“This is yet another technological intrusion into privacy. And like all such intrusions, it will be taken as far as the owner of that intrusion finds it profitable.”

Emotional reactions

New surveillance technology could even evaporate the advertiser’s favourite grouse that “half of advertising is wasted, but we don’t know which half”.

Advertisers are turning to “intelligent” digital billboards that use cameras to watch you watching the ads.

In Germany, developers have placed video cameras into street advertisements attempting to discern people’s emotional reactions to the ads, according to the Washington-based privacy advocate outfit the Electronic Privacy Information Center (EPIC).

It warns that this type of surveillance encroaches on civil liberties. Such face, voice and behaviour technology could be a means of tracking individuals on a mass level across their entire lives, it says.

Pushed by the demands of advertisers and security-minded governments, these technologies are becoming so increasingly smart and intrusive that they now resemble something out of science fiction, it warns.

Science fact

Some of the technology available now seems to have overtaken fiction.

When an interactive ad shouts out to Tom Cruise’s character in the 2002 film Minority Report: “John Anderton, you could use a Guinness!” It identified him as he walked through a mall by scanning the unique pattern of his iris.

This is now pretty standard. Face recognition technology is proving to be a handier, more sophisticated tool to pick us out on the street, a crowded room or at passport control.

Such systems are able to automatically detect and identify human faces using recognition algorithms.

The first step for a facial recognition system is to recognise a human face and extract it from the rest of the scene. Next, the system measures the distance between the features — a distinctive aspect of our faces that does not change with disguises or even surgery.

Matches can then be found in databases in under a second, although 100% accuracy is not yet guaranteed.

Currently the private sector is finding such systems useful for what it calls “targeted marketing,” or “dynamic advertising.”

Japan’s NEC, for instance, sells face-recognition technology to allow advertisers to tailor what ad is showing on a digitised screen depending on the viewer’s sex and age.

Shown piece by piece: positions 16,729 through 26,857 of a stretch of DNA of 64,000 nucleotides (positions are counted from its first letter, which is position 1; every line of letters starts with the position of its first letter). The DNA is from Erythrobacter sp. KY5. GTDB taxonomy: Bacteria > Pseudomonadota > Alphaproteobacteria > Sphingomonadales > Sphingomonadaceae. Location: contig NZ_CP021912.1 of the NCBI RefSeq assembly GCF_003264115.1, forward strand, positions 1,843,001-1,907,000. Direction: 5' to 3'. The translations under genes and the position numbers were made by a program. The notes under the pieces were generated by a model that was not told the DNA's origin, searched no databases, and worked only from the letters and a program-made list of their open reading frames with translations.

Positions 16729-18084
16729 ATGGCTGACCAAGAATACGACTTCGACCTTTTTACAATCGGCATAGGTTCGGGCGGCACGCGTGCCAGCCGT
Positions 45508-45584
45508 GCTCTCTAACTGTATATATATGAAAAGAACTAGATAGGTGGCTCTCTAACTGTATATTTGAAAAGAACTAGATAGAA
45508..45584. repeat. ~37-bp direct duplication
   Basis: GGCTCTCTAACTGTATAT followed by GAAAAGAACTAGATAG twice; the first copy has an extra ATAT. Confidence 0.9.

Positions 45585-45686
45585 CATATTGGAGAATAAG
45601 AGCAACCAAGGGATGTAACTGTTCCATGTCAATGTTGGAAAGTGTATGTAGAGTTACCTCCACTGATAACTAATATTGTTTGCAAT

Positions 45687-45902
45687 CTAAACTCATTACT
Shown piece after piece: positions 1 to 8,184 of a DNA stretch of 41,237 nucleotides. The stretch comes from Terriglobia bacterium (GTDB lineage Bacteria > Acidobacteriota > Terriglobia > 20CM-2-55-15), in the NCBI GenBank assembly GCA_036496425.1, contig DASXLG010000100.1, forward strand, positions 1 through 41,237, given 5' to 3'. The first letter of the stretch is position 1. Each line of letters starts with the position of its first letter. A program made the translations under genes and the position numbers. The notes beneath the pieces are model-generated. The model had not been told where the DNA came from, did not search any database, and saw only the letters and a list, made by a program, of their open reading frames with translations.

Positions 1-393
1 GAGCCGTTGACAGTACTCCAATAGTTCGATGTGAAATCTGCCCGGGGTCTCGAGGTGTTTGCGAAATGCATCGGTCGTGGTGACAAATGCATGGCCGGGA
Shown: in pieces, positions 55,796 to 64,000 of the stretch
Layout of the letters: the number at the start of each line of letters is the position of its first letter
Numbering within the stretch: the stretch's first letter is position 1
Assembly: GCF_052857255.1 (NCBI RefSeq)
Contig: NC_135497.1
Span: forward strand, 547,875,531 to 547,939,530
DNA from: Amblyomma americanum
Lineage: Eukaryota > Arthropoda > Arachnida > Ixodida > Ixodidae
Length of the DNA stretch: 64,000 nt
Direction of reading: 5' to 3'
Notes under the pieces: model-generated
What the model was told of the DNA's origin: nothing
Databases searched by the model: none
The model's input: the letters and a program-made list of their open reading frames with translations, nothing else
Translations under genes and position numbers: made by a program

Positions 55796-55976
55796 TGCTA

Tracking systems, such as these, can determine the viewer’s gender 85-90% of the time, approximate age and ethnicity, and change the ads accordingly.

NEC denies the system raises privacy concerns as it does not store any images, only the analysed results (age and sex) based on those images.

But as Schneier points out systems like these are likely liable to “function creep” where a technology is brought in for one purpose, to profile your sex while viewing an ad for example, and then begins to push the boundaries.

“Once the cameras are installed and operational, once they’re networked to central computers, then it’s a simple matter of upgrading the software,” he says.

“And if they can do more — if they can provide more “value” to the advertisers — then of course they will. To think otherwise is simply naive.”

And when advertisers start to follow us, our privacy, our right to be left alone will be severely compromised, he thinks.

More control

Democratic governments, charged with protecting us from such violations, are beginning to wake up to these practices.

The US is about to propose a bill to ensure that consumers know what information is being collected about them. The EU promises to rigorously police what it claims are already stringent controls on our personal data.

“Europeans must have the right to control how their personal information is used,” Viviane Reding, the EU’s commissioner for information society and media told BBC news. “We cannot give up this basic principle, and have all our exchanges monitored, surveyed and stored, in exchange for a promise of ‘more relevant’ advertising.”

Despite such assurances, given the pervasiveness of such technologies firstly on the internet and now spreading to the physical world, what we do about them in the next few years will be crucial. It might control our privacy for generations to come say human rights advocates.